News and Announcements

Public news and announcements are brought to you by the Horry County Public Information Office.

Horry County News and Announcements


Horry County Fire Rescue to Host Community Safety Day

Conway, South Carolina—Horry County Fire Rescue will be holding a Community Safety Day Saturday, April 27, 2019, from 10 a.m.-2 p.m. at the James R. Frazier Community Center in Bucksport.

This community public education event will feature representatives from Horry County Fire Rescue, Horry County Sheriff’s Office, Horry County Police Department, Horry County Emergency Management, Horry County Public Information as well as Grand Strand Health and Molina Healthcare of South Carolina.

There will be demonstrations and information on EMS, Investigations, Volunteer and Career Recruitment, Stop the Bleed, Disaster Preparedness and Emergency Preparedness Kits.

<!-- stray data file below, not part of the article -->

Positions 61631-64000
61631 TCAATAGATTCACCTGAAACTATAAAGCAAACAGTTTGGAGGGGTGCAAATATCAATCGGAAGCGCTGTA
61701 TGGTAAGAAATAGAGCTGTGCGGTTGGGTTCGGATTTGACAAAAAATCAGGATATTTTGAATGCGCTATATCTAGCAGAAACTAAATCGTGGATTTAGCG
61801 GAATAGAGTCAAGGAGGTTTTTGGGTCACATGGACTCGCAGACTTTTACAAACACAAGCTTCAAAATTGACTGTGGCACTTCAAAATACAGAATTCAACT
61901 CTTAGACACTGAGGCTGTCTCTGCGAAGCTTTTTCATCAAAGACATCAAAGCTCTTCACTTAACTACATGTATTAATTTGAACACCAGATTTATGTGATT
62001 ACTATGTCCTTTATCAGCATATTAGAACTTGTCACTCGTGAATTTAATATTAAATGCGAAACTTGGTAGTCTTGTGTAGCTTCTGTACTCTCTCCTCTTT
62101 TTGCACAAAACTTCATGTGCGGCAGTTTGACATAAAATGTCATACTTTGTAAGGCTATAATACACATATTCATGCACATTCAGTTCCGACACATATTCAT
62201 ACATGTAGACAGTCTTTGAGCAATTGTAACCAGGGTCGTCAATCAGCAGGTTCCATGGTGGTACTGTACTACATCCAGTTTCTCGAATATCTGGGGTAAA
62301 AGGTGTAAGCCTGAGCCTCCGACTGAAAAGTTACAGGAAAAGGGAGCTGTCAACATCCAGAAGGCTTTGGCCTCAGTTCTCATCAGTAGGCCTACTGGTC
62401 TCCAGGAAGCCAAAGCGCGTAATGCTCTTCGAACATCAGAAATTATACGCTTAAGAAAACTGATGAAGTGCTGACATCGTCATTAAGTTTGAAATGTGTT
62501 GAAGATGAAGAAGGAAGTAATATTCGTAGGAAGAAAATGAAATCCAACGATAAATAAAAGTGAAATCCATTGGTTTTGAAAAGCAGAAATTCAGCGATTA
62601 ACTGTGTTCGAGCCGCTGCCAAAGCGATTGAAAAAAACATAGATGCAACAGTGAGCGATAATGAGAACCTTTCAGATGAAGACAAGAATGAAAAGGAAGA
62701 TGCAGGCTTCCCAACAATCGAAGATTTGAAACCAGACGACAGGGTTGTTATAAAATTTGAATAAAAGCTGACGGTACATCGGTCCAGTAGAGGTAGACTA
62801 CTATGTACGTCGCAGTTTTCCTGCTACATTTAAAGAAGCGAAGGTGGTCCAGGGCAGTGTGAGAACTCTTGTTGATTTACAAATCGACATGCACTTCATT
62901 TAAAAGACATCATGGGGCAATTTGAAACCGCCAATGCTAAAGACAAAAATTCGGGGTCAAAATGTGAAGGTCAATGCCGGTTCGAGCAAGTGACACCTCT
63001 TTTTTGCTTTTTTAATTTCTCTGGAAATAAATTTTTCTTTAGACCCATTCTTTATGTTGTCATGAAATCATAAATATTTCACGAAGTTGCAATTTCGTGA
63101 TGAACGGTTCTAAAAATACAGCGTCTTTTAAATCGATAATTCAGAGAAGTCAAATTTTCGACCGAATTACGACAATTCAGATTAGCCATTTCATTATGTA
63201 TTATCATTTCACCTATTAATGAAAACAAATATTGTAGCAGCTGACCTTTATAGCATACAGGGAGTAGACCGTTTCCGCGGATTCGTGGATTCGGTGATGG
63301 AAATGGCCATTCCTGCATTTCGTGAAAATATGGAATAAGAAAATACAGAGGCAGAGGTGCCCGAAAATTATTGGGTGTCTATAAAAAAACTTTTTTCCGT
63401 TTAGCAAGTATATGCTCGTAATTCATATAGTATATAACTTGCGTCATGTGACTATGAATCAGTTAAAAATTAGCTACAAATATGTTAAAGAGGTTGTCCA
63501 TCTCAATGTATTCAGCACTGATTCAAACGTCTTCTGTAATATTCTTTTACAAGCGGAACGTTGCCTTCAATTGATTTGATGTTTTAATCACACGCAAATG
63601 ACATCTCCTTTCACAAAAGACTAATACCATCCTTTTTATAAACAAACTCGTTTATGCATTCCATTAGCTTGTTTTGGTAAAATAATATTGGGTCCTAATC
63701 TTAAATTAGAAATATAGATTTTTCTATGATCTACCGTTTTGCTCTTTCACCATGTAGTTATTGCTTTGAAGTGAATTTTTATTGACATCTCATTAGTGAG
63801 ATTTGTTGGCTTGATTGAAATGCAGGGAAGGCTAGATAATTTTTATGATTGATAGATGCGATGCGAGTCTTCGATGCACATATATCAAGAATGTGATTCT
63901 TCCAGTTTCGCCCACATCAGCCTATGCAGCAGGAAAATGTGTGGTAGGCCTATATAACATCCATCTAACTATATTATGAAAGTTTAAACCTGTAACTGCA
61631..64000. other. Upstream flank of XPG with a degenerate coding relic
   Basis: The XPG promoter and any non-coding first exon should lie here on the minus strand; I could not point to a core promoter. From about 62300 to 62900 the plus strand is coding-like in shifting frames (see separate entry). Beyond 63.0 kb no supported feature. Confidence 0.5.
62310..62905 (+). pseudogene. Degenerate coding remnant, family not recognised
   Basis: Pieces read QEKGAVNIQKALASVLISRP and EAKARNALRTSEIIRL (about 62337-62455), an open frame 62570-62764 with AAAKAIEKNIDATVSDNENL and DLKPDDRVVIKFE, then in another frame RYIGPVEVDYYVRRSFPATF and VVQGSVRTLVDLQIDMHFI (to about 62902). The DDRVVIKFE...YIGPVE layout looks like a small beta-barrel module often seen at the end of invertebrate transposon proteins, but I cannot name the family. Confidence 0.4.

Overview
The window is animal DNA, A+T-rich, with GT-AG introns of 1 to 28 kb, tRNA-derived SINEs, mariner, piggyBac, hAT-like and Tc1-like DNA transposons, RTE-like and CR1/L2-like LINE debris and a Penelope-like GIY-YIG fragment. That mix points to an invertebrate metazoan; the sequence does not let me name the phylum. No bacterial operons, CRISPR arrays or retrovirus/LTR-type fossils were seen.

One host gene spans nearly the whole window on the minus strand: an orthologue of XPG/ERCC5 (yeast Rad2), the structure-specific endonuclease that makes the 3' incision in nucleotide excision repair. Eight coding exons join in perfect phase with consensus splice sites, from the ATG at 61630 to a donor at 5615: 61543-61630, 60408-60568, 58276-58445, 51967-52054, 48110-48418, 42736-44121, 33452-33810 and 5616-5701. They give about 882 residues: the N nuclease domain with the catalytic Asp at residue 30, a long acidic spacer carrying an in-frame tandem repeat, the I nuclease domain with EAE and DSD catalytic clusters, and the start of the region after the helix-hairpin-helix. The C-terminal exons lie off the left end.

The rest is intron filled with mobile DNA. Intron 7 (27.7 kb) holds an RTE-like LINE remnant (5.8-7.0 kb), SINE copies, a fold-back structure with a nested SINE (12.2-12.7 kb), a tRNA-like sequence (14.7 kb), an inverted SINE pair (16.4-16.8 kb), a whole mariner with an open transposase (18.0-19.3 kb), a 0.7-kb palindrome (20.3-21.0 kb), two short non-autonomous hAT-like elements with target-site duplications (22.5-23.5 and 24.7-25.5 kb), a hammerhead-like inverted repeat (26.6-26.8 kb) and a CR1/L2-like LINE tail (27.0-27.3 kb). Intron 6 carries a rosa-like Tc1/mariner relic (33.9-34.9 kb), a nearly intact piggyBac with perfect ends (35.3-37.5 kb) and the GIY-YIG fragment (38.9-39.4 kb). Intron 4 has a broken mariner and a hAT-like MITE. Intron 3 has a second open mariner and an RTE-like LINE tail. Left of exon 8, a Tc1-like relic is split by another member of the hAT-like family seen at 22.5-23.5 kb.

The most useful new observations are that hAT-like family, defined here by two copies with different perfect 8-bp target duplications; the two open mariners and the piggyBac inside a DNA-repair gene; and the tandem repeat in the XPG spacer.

“Public safety agencies exist not only to respond to emergencies after the fact but to prevent or reduce the effects of their occurrence in the first place,” said Horry County Fire Rescue Battalion Chief Chris Nash. “The Community Safety Day is a great way for Horry County Fire Rescue EMS to partner with other community organizations, and proactively go out into the community to discuss Community Risk Reduction.”

This family-friendly event will have giveaways as well as offer a chance for members of the community to see Horry County Fire Rescue, Horry County Sheriff’s Office and Horry County Police Department vehicles and officers up close. Media is welcome to attend.

Horry County Fire Rescue Holds Fire Alarm Blitz

Conway, South Carolina-Horry County Fire Rescue is holding a smoke alarm blitz, this Saturday, January 26, 2019, from 10:00 AM to 1:00 PM. This event was previously scheduled in December but was rescheduled due to inclement weather. Firefighters will be going door-to-door installing smoke detectors in four locations around Horry County. Message boards were posted in the communities earlier this week to let local residents know about tomorrow’s event.